Lenovo ThinkSystem SE350 Wireless LAN Model Networking
Lenovo ThinkSystem SE350 Wireless LAN Model Networking

When we remove all of the risers, we can see the radios (bottom right below) and their wires route to the opposite end of the chassis where they have standard SMA connectors for different antenna options.

Lenovo ThinkSystem SE350 Xeon D Intenal Overview Without Risers
Lenovo ThinkSystem SE350 Xeon D Internal Overview Without Risers

Many of our readers, by now, have probably spotted something extremely cool that Lenovo is doing in this system. While the actual LOM itself is a proprietary form factor for the SE350, the connector is not.

Lenovo ThinkSystem SE350 OCP NIC 3.0 Connector
Lenovo ThinkSystem SE350 OCP NIC 3.0 Connector

That is the full OCP NIC 3.0 connector. The Open Compute Project (OCP) is a driving force in the data center infrastructure market driven by Facebook, Microsoft, and others. Perhaps the most successful innovation thus far has been the OCP NIC 3.0. Facebook is perhaps Intel’s largest customer for the Xeon D-2100 series used in the SE350 (in its Yosemite V2/ Twin Lakes platform.) All of the new solutions, including those that effectively are Facebook’s replacements for the Xeon D-2100 series are using this OCP NIC 3.0 connector. Facebook and others are using more standard OCP 3.0 form factors, however, this is a great example of how Lenovo is incorporating bits of open design into a proprietary solution.

Lenovo ThinkSystem SE350 SMA Wrench
Lenovo ThinkSystem SE350 SMA Wrench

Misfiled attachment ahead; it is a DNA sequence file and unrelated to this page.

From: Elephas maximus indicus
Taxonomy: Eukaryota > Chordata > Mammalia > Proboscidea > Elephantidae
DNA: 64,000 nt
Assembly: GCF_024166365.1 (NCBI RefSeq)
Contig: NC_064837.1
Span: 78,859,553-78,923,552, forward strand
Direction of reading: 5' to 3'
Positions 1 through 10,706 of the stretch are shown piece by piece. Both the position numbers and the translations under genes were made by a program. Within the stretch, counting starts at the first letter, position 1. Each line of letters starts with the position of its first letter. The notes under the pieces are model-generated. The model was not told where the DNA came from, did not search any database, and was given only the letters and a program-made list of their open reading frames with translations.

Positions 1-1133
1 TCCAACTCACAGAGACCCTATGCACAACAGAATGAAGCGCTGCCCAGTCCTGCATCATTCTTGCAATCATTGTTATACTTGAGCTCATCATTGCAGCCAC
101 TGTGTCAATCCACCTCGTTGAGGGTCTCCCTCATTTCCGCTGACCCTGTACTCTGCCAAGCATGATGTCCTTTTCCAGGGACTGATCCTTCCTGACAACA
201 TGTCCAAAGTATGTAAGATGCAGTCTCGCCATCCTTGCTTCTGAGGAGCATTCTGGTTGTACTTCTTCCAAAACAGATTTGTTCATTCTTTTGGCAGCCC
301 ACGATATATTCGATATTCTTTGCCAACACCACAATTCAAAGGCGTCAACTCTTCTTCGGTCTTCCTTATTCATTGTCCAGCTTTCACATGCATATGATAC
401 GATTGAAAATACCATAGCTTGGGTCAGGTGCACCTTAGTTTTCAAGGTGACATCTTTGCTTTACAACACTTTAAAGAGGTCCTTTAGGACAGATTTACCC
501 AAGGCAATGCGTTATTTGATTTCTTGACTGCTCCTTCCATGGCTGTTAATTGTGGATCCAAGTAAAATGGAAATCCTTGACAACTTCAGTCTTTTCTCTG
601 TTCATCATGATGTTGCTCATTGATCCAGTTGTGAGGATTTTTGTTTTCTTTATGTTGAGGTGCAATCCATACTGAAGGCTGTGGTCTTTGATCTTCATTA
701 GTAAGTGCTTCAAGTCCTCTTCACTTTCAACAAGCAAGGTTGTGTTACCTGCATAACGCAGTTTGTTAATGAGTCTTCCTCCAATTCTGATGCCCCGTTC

Before ending the hardware overview section, we wanted to talk about the real hardware: an included SMA wrench in the wireless chassis. SMA stands for Sub-Miniature version A which has been an industry-standard connector for decades. Those headers that one can see on the exterior of the chassis that terminate the wireless antenna leads from the radios onboard are SMA connectors. Lenovo has a little tool inside the system just for servicing those connectors. In the event that you are in the field, need to service the system or antenna, and forgot your trusty SMA wrench, do not despair. Simply remove the top cover and remove the SMA wrench with a Philips head screwdriver.

Let us move on to system topology and management before getting onto our performance section of this review.

Design & Aesthetics
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Patrick has been running STH since 2009 and covers a wide variety of SME, SMB, and SOHO IT topics. Patrick is a consultant in the technology industry and has worked with numerous large hardware and storage vendors in the Silicon Valley. The goal of STH is simply to help users find some information about server, storage and networking, building blocks. If you have any helpful information please feel free to post on the forums.


  1. I’m listening to the video on my 2 nd monitor while I’m reading through this. Where’s the 10lb photo that’s in the video at like 4:45? I laughed at that one.